Alabama governor signs restrictive abortion bill into law as ACLU vows to sue
The law will make nearly all abortions in the state illegal and make performing one a felony, punishable by up to 99 years or life in prison unless the mother’s health is at risk, with no exceptions for women impregnated by rape or incest.
"This legislation stands as a powerful testament to Alabamians’ deeply held belief that every life is precious and that every life is a sacred gift from God," Ivey said in a statement.
Republican state Rep. Terri Collins, who sponsored the bill, aimed to reignite the debate surrounding Roe v. Wade, the 1973 Supreme Court decision that legalized abortion across the nation, and to push justices to overturn the landmark ruling. Currently, the law will not be enforceable because of the current Supreme Court ruling that makes abortions a constitutional right. Ivey acknowledged this upon signing the bill.
"In all meaningful respects, this bill closely resembles an abortion ban that has been a part of Alabama law for well over 100 years. As today’s bill itself recognizes, that longstanding abortion law has been rendered “unenforceable as a result of the U.S. Supreme Court decision in Roe v. Wade," she said.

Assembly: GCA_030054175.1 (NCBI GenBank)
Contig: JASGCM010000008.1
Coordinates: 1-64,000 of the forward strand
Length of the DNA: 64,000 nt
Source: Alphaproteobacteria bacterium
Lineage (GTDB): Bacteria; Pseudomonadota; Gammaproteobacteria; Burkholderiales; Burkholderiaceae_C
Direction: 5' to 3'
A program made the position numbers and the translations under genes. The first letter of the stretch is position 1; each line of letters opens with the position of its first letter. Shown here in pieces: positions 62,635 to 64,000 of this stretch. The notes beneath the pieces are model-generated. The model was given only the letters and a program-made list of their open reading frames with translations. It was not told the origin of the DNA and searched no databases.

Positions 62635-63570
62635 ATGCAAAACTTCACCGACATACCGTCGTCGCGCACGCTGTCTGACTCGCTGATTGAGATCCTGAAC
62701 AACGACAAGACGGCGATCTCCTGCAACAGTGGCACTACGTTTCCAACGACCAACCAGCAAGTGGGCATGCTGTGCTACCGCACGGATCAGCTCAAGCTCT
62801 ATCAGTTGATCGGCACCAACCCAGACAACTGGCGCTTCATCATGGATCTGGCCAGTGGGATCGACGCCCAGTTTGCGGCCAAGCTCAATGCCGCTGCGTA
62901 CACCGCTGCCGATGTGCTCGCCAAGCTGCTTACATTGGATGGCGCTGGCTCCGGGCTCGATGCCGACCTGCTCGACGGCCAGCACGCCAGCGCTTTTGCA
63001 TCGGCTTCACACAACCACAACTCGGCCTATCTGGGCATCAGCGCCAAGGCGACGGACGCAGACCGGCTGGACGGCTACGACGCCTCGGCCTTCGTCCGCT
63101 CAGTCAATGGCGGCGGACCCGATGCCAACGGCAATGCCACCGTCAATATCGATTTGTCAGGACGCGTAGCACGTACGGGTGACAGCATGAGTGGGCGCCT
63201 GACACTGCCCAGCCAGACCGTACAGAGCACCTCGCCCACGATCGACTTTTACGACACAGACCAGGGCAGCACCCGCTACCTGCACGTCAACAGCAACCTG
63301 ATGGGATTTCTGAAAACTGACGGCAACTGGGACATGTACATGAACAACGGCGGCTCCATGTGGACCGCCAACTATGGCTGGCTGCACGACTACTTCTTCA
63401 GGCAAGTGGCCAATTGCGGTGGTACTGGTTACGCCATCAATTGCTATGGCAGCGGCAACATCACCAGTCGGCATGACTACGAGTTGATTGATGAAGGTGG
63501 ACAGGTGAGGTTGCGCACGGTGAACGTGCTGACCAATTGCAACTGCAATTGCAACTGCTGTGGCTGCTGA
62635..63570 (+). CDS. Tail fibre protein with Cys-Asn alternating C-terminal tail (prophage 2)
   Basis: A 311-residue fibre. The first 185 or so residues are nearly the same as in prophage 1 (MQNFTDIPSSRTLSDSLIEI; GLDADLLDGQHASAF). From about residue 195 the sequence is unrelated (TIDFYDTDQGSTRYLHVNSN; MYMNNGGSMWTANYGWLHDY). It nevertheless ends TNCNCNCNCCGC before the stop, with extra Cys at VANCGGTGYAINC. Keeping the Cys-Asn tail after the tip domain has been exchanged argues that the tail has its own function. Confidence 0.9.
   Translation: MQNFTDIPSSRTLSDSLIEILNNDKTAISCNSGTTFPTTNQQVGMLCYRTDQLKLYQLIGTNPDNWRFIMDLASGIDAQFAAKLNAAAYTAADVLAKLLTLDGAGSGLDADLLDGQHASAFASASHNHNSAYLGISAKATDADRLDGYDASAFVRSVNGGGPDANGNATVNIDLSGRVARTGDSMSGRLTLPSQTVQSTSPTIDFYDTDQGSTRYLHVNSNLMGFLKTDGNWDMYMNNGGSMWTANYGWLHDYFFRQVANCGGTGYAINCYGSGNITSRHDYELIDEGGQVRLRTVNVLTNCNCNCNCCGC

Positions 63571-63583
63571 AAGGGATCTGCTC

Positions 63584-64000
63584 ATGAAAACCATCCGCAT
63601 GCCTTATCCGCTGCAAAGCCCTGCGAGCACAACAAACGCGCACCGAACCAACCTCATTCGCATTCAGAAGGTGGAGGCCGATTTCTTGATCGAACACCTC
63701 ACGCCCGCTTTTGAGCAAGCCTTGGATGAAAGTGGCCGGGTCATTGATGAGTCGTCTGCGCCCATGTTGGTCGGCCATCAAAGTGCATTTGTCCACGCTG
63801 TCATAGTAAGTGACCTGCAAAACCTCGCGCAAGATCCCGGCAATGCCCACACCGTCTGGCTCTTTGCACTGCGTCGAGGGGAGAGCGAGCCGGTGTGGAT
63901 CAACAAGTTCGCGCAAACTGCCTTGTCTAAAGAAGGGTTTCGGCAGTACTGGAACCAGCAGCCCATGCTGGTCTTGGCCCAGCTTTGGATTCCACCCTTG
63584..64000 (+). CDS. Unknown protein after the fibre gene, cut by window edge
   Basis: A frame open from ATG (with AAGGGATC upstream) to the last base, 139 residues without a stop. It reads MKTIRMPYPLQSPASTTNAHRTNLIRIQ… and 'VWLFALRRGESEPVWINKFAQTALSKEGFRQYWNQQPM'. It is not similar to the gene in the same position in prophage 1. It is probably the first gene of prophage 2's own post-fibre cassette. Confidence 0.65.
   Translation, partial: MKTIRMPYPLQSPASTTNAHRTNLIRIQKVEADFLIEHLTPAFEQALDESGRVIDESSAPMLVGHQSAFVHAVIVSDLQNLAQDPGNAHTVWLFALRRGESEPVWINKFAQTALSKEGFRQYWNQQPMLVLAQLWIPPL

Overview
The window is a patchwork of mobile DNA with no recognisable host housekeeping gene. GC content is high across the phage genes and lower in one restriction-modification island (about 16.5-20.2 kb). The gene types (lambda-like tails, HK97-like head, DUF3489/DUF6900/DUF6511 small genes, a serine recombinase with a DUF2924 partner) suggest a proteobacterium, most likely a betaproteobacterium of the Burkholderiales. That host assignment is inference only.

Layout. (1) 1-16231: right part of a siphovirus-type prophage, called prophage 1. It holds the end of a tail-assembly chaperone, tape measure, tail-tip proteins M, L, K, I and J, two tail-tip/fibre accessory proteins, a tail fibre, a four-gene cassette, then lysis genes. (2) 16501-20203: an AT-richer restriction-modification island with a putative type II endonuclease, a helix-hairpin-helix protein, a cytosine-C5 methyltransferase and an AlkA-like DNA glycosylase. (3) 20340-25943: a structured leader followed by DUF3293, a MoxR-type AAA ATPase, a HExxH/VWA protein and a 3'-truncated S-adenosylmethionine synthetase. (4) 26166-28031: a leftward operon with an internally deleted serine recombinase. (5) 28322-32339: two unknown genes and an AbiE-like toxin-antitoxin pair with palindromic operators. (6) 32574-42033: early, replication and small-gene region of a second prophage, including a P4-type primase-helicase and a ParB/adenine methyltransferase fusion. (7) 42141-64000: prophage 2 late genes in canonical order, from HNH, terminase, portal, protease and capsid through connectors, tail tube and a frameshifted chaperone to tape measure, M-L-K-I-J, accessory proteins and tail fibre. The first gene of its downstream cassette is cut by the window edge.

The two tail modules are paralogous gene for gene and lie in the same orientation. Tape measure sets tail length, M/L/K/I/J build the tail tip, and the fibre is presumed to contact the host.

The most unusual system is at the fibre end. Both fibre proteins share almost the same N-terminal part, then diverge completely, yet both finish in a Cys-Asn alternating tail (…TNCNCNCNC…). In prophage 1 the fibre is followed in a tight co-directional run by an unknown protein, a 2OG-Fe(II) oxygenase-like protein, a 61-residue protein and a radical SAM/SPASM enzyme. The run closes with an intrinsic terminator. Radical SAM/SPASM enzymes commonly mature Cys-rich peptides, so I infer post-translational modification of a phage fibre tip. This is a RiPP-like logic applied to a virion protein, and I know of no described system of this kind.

"No matter one’s personal view on abortion, we can all recognize that, at least for the short term, this bill may similarly be unenforceable. As citizens of this great country, we must always respect the authority of the U.S. Supreme Court even when we disagree with their decisions. Many Americans, myself included, disagreed when Roe v. Wade was handed down in 1973. The sponsors of this bill believe that it is time, once again, for the U.S. Supreme Court to revisit this important matter, and they believe this act may bring about the best opportunity for this to occur."
A Fox News poll conducted in February tallied voters' familiarity with Roe v. Wade, and 48 percent said they are “extremely” or “very” familiar with the ruling while the exact same number are “somewhat” or “not at all” familiar with the case.
Moreover, 57 percent of voters say the Supreme Court should let the 46-year old ruling stand; that number jumps to 68 percent among those who are familiar with the case.
Fox News' Victoria Balara contributed to this report.